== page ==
The returning-from-vacation blues

Four out of 10 employees feel their life is out of balance. Bruce Katcher, the founder of Discovery Surveys, shares tips for facing some work-related realities.

It's the vacation season. Earlier this month I spent a week with a good friend at his lake house in Minnesota. He and his family spend two weeks there each year taking in the sun and wake boarding. During the last several days of the vacation, he kept saying, "I'm dreading going back to work." His job as a doctor at a large hospital is very demanding. In fact, he plans to retire in a year or so at the age of 53.

Dreading going back to work is a common problem. Just recently, the Monday following his vacation, the Chief Executive Officer of one of my clients said, "It's just terrible coming back to work. I wish I was still on vacation." I hear this all the time.

The Problem

Who wouldn't rather play than work? But how effective can employees be if they would rather be somewhere else? How satisfied can people be with their lives when they are constantly counting the days until their next vacation and view their work as an annoying interruption to their personal lives?

Here are some reasons why people dread going back to work:

 

  1. For Some People The Stress is Unbearable
    The pressures associated with tyrannical bosses, uncooperative coworkers, demanding customers, and tight timelines can be oppressive. No one relishes returning to a stressful work environment.
     
  2. Lack of Work Life Balance
    Many employees are totally consumed by the demands of their work and don't have the time or energy to fully enjoy their family or pursue their other interests. If vacations provide the only opportunity for one to enjoy life, is it any wonder that employees dread going back to work?
     
  3. Work Has Lost Its Meaning
    When employees lose sight of why they work, they begin to lose interest and enthusiasm. Some originally viewed their work as a method to amass as much money as possible. Others saw it as an opportunity to help others in need, or a chance to contribute to a very important cause. Still others thought they would build their own business, or at least have an opportunity to use their creativity.

All of these issues can impact the work mindset. However, losing sight of what originally inspired them to take their current job may make them dread Monday morning.

What To Do

 
The returning-from-vacation blues
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It is possible to love your work so much that you actually look forward to returning from vacation.

 

  1. Get Back to the Basics
    Employees need to continually remind themselves of why they are working. They should be asking, other than supporting my family, why did I choose this line of work? Why did I decide to work for this particular organization? Are those reasons still valid? What personal meaning do I derive from work and how can I increase this meaning?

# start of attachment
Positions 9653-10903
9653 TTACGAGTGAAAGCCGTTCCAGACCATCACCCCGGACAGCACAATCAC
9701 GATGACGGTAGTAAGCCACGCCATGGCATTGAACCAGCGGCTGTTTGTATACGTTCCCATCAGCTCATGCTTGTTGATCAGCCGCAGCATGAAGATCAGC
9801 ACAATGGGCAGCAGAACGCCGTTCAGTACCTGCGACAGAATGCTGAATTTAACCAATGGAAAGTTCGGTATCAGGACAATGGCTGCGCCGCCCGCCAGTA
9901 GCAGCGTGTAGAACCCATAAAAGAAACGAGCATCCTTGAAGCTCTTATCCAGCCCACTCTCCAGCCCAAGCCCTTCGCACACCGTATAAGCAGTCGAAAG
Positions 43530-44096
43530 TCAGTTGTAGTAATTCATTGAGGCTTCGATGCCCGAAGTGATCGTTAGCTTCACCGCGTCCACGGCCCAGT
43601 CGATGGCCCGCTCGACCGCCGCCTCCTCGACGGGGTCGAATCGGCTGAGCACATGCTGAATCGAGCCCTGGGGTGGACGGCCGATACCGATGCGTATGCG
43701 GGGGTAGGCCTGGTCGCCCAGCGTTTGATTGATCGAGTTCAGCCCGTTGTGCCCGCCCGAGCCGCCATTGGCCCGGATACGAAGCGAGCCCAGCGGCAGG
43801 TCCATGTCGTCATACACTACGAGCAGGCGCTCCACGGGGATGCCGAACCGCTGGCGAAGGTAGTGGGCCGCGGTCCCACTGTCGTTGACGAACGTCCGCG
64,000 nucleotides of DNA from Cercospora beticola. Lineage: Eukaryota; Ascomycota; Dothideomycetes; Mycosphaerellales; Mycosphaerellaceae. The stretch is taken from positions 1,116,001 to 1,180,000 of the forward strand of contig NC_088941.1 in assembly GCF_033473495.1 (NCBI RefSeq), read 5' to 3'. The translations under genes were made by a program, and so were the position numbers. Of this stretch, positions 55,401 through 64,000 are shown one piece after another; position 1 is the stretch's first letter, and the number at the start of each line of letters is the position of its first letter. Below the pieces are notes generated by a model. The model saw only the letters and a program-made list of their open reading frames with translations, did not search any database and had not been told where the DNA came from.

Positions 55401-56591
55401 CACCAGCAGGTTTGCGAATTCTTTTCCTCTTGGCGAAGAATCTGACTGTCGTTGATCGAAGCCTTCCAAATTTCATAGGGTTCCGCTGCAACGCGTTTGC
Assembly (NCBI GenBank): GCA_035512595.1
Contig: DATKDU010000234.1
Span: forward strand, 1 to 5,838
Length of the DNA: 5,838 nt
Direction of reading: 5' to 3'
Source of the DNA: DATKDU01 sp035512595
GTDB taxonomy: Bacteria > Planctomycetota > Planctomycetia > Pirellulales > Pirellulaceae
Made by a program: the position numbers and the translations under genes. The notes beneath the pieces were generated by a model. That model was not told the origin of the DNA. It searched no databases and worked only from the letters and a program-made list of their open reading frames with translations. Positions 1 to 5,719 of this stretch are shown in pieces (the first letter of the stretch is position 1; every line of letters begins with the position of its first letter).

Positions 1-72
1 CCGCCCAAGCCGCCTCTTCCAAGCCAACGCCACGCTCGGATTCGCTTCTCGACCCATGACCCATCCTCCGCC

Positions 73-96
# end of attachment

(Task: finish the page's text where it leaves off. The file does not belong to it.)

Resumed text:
2. Move to the Tension
    This is a piece of advice my dissertation advisor gave me many years ago. If something is bothering you, try to meet it head on. Leaving it for another day only prolongs and intensifies the anxiety. If your boss, a coworker, or a customer is causing you anxiety, try to immediately confront the situation and reach a peaceful resolution.
     
  3. Blend Your Work and Personal Life Every Day
    Many workers maintain a rigid separation between their work and personal lives. Their personal activities are restricted to exhausted nights and weekends. It doesn't have to be this way. Many employees can integrate into their work running errands in the middle of the day, watching their daughter's tennis match, and spending time talking to a good friend. Those employees whose work situation does not allow them to take advantage of these opportunities might want to consider negotiating a different arrangement with their employer, working part time, changing jobs, or changing careers.
     
  4. Don't Be Afraid to Change Your Situation
    Don't become complacent in a difficult situation. There are many employers and many other ways to make a living using the skills and experience you currently possess. You only live once. Don't be afraid to take some prudent risks with your work life so that you can improve your entire life.

About the author
Bruce L. Katcher, Ph.D., is president of Discovery Surveys, Inc. and author of 30 Reasons Employees Hate Their Managers.
 

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